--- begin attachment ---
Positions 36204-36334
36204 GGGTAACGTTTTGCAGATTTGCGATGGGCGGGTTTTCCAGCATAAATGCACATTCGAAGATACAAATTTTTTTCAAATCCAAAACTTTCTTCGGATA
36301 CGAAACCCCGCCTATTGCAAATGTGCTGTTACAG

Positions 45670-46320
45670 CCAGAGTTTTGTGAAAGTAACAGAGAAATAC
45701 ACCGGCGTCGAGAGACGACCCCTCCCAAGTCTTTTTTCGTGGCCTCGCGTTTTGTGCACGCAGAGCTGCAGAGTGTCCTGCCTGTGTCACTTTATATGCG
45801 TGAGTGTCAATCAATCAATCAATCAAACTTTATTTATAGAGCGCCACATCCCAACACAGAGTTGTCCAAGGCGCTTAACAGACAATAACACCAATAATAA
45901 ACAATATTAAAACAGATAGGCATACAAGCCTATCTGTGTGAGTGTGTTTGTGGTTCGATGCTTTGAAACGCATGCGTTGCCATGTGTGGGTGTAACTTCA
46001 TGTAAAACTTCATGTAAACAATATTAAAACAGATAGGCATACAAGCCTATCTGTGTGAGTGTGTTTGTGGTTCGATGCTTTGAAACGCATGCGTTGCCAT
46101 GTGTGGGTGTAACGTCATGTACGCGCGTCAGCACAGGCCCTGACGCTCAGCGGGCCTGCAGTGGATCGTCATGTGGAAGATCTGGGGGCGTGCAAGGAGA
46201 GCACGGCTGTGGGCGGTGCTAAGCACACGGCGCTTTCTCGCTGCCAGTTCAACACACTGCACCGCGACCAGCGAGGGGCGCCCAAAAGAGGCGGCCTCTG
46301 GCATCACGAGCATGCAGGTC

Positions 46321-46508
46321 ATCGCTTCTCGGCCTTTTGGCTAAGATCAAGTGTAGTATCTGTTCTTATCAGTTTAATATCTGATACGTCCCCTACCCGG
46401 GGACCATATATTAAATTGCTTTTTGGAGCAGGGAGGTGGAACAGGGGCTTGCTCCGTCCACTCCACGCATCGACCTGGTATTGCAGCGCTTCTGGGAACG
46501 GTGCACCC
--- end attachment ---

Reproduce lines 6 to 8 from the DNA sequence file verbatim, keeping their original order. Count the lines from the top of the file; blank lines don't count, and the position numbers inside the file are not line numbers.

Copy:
45701 ACCGGCGTCGAGAGACGACCCCTCCCAAGTCTTTTTTCGTGGCCTCGCGTTTTGTGCACGCAGAGCTGCAGAGTGTCCTGCCTGTGTCACTTTATATGCG
45801 TGAGTGTCAATCAATCAATCAATCAAACTTTATTTATAGAGCGCCACATCCCAACACAGAGTTGTCCAAGGCGCTTAACAGACAATAACACCAATAATAA
45901 ACAATATTAAAACAGATAGGCATACAAGCCTATCTGTGTGAGTGTGTTTGTGGTTCGATGCTTTGAAACGCATGCGTTGCCATGTGTGGGTGTAACTTCA